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Steps in the Research Process I have a research question, what do I do next?

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Presentation on theme: "Steps in the Research Process I have a research question, what do I do next?"— Presentation transcript:

1 Steps in the Research Process I have a research question, what do I do next?

2 First things first….. Keep IRB issues in mind as you develop a plan – Old data- – New Data – Retrospective data Continuing review is required annually until project is closed. Anonymous aggregate data (easiest method to obtain approval) Questions?

3 From initial idea to… A specific question Some would argue this is the most difficult part of developing your project – Find out what is already known. – Identify what is not known, or what you can build on (e.g. with a different population or technique)

4 4.4 Using existing Scholarly literature from your discipline to specify your question Steps for a literature review: Identify key terms Locate literature Critically evaluate and select the literature Organize the literature Write the review

5 1.5 The Research Process: Data Collection Determine the data collection method Survey (web/paper considerations) Existing measures (reliability, validity) Interviews Under 18, over 18

6 6 What Permissions Are Needed: Obtaining Permission Campus approval (e.g., university or college) and Institutional Review Board (IRB) Individual participants Parents of participants who are not considered adults

7 Creswell, 3r edition6.7 Linking Data Collection to Variables and Questions Flow of ActivitiesExample Identify the variable Operationally define the variable Locate data (measures, observations, documents with questions and scales) Collect data on instruments yielding numeric scores Self-efficacy for learning from others Level of confidence that an individual can learn something by being taught by others 19 items on a self-efficacy scale from Zimmerman (et al. Scores of each item ranged from 0-10 with 10 being “completely confident”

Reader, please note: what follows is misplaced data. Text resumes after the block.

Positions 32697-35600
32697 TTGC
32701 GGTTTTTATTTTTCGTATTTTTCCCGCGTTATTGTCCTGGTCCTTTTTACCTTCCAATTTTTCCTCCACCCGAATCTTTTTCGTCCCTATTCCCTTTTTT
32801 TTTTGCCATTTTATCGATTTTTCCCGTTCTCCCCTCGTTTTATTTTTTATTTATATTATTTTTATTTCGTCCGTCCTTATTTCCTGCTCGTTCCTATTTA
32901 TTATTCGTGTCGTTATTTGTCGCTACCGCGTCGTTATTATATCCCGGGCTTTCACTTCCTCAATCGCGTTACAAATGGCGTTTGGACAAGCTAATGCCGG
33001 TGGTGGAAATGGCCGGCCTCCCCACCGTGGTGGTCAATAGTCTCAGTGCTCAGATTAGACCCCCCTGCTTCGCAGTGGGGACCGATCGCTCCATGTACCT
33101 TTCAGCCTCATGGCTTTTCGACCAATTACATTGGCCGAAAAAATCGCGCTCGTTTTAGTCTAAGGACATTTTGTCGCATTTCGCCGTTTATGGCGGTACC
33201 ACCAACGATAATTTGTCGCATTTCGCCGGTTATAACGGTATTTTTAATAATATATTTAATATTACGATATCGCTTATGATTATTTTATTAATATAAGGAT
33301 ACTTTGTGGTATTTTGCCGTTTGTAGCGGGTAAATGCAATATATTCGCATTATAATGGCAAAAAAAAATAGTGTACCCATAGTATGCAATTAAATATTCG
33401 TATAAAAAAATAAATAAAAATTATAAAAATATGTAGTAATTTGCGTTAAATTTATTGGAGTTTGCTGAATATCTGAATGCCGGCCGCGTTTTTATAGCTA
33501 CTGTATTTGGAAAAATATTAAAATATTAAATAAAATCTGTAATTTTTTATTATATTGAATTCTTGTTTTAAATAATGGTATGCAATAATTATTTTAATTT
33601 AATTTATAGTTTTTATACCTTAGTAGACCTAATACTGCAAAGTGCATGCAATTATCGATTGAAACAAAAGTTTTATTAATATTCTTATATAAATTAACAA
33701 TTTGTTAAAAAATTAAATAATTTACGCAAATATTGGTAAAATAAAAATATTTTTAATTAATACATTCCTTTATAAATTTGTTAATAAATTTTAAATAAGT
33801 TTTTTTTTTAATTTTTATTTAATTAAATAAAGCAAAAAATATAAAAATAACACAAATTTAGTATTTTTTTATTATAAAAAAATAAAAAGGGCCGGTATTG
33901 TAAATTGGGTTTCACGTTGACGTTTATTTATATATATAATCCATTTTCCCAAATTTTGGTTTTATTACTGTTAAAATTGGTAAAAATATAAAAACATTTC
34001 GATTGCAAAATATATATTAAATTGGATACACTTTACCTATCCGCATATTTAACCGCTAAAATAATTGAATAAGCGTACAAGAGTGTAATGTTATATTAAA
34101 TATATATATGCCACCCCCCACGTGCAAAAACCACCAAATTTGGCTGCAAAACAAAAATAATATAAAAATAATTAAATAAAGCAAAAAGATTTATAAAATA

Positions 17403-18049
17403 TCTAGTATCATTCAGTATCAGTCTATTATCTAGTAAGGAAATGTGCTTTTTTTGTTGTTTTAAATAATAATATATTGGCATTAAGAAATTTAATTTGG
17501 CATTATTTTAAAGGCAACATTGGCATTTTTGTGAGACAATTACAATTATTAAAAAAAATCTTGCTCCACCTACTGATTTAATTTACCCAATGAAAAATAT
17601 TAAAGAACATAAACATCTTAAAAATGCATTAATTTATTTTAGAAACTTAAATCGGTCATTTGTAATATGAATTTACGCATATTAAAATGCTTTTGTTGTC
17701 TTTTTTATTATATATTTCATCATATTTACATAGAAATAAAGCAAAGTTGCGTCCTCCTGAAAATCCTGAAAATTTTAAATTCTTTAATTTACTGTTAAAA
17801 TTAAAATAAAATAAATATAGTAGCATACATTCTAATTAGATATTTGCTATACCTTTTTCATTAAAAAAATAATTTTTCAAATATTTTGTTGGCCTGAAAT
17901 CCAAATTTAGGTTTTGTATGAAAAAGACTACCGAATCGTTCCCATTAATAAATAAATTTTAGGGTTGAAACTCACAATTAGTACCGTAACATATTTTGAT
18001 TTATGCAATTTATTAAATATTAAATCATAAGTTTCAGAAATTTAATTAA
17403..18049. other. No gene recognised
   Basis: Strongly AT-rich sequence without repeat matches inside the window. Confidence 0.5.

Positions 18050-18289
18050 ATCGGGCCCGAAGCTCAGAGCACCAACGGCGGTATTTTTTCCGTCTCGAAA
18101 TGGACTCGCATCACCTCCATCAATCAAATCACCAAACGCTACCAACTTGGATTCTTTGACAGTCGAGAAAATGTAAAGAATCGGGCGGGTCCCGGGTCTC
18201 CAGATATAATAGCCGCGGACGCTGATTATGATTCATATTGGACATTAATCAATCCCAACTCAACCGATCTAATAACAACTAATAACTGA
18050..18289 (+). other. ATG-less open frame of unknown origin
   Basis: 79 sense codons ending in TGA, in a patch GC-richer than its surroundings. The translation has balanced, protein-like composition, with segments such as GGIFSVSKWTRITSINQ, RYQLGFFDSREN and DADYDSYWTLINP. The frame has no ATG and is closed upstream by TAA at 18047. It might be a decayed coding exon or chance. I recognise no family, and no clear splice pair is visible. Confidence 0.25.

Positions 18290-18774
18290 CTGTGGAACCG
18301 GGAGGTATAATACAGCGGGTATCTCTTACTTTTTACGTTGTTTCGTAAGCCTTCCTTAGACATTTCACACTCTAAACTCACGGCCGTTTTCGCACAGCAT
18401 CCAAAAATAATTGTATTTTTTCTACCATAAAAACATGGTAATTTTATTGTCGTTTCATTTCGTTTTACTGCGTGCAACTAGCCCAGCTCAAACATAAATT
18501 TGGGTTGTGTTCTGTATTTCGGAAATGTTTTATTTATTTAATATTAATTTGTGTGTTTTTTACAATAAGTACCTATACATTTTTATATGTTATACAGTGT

8 Modified Creswell 3 rd edition At the manuscript stage- Be aware of how to interpret your findings based on sample size and sampling techniques. Probability sampling =techniques to draw samples representative of the population. Nonprobability sample available, convenient; also may represent some characteristic the investigator wants to study.

9 Creswell, 3 rd edition Educational Psychology Populations and Samples Sample Target Population Sample Population - All teachers in high schools in one city - College students in all community colleges - Adult educators in all schools of education Sample - All high school biology teachers - Students in one community college - Adult educators in five schools of education in the Midwest

10 Pedagogical Research potential measures of success – Scores on in class exams or standardized measures – Retention – Survey results (interest, perception of gains in learning, other “attitudes”) – Measures of skills – ? (other ideas)

11 John W. Creswell Educational Research: Planning, Conducting, and Evaluating Quantitative and Qualitative Research, third edition Types of Quantitative Sampling Quantitative Sampling Strategies Probability Sampling Nonprobability Sampling Simple Systematic Stratified Multistage Random Sampling Sampling Cluster Sampling Convenience Snowball Sampling

12 Modified from Creswell 3 rd edition The Types of Survey Designs Time of Data Collection Study Over TimeStudy at One Point in Time LongitudinalCross-sectional Attitudes and Practices Community Needs Program Evaluation Group Comparisons National Assessment Follow students (or instructors) Over time

13 Choosing instruments: Reliability & Validity Reliability: Scores from measuring variables that are stable and consistent Example: Bathroom scale Validity: Do the items on the scale meaningfully represent your construct?

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